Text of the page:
BW film & developer advice needed

Discussion in 'B&W: Film, Paper, Chemistry' started by Matus Kalisky, Jul 19, 2007.

  1. Matus Kalisky

    Matus Kalisky Member

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    Hello,

    I know I've had a post few days back, but now I have some more detailled questions about some films and their developement:

    Part (I)

    I have already exposed following films: Delta 3200, Ilford FP4+, Ilford Pan F - all of them at the "nominal" speed (3200, 125 and 50 respectively).
    Now - I would like to dvelope them myself in a JOBO 1520 drum (inversion agitation) and according to info I found around here I plan to use following:

    My temperature will be cca 21 degrees Celzius

    1) Delta 3200 - in Microphen, but is adviced to use the time (according to Delta spec sheet) as if shot as 6400.

    2) Ilford fp4+ - D76 - here I do not know wheter the developement time stated in Ilford spec sheet will do the job.

    3) Ilford Pan F - Rodinal probably at 1:50 - What time and agitation would you propose? Or even different solution?

    4) I plan to shoot also Efke 25/50 films and compare the results to Pan F as I would like to have a slow fine grain fim option as well.

    5) If you could think of different developers that would lead to smaller number of developers needed - that would make my life easier.
    - I do plan to shoot some fp4+ and Pan F more for testing before I go for the ones I find important for me.

    Part(II)

    I plan to add one (or two) more films of speed about 400 and I am considering following ones: hp5+, TRI-X400 (TX), TRI-X320 (TXP), NEOPAN400 and maybe TMAX400 or Delta400, but the last ones does not really fit the group I guess. I do not really consider FOMAPAN400 if there are no strong reasons as there is no price difference to hp5+. If I missed some nice film - let me know.

    Usage of the fast film would be mostly street photography so I am looking in the direction of cassical films that can handle higher contrast scenes.

    I am not affraid of grain.

    My point is I would like to find a film/developer combination that would give good (whatever that means) results around the speed of 400. If the developer would be one of the previously mentiond ones (presumably D76) - that would make my life easier. 4 developers seem to much for the begining.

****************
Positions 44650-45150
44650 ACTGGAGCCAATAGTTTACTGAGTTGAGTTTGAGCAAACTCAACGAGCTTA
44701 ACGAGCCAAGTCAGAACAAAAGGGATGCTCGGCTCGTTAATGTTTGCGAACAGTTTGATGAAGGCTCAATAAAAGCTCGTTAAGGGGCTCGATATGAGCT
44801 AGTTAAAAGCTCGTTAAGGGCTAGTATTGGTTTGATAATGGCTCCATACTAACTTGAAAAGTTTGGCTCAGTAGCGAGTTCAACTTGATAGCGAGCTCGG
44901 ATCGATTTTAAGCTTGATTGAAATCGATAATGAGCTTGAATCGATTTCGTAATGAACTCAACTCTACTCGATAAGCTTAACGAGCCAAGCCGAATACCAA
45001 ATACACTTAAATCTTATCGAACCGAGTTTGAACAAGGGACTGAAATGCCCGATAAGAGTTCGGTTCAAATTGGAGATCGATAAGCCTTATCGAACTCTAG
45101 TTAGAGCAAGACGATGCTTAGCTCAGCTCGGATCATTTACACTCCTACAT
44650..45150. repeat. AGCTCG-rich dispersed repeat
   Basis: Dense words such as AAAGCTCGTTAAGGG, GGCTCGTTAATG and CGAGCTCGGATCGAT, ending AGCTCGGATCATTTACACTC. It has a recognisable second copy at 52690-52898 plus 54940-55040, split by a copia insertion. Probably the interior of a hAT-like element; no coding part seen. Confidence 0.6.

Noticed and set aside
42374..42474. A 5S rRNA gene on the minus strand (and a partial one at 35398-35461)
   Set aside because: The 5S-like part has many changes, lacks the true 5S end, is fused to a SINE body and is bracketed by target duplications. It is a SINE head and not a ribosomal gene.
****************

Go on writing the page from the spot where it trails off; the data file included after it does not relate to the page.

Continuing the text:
If there is somebody going to say - soup it all in a Pyrocat HD, I might be tempted, but comments on mentioned films and the results would help.

    Oh yes - not to forget. For now - the films will be scanned on Nikon 9000, but later I do want to get an enlarger and print on Ilford FB papers.
     
  2. Steve Smith

    Steve Smith Member

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  3. Philippe-Georges

    Philippe-Georges Member

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  4. bdial

    bdial Subscriber

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    For learning, you could do far worse than standardizing on D-76.
     
  5. Matus Kalisky

    Matus Kalisky Member

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    - Steve -

    thanks for the link - I was not aware of it. Very valuable information.

    - Philippe -

    it is somehow tempting. Iam just not sure what I should not start with some "classical" stuff.

    - bdial -

    I am just not sure whether it would not be too much compromising - developing all the mentioned films in D76. I would be concerned about the contrast with Pan F and probably about the result with the Delta 3200 as well..
     
  6. bdial

    bdial Subscriber

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    I didn't mean to imply I was recommending D-76 for all things. More specifically, it's not the best choice for pushing. As for whether or not you'd be satisfied with it's performance on the Pan F, the best way to find out would be to try it. IMO, four developers is a bit much if you are trying to learn the basics at the same time. You could reasonably narrow that to two, one for pushing and very high speed films, another for everything else. Whether that other is D-76, Rodinal, or something else is really a matter of taste, and what you can obtain easily.
    Many people here learned their developing craft on D-76, and I'll wager that most don't regret the experience, even if they've made other choices for their "standard" developer since.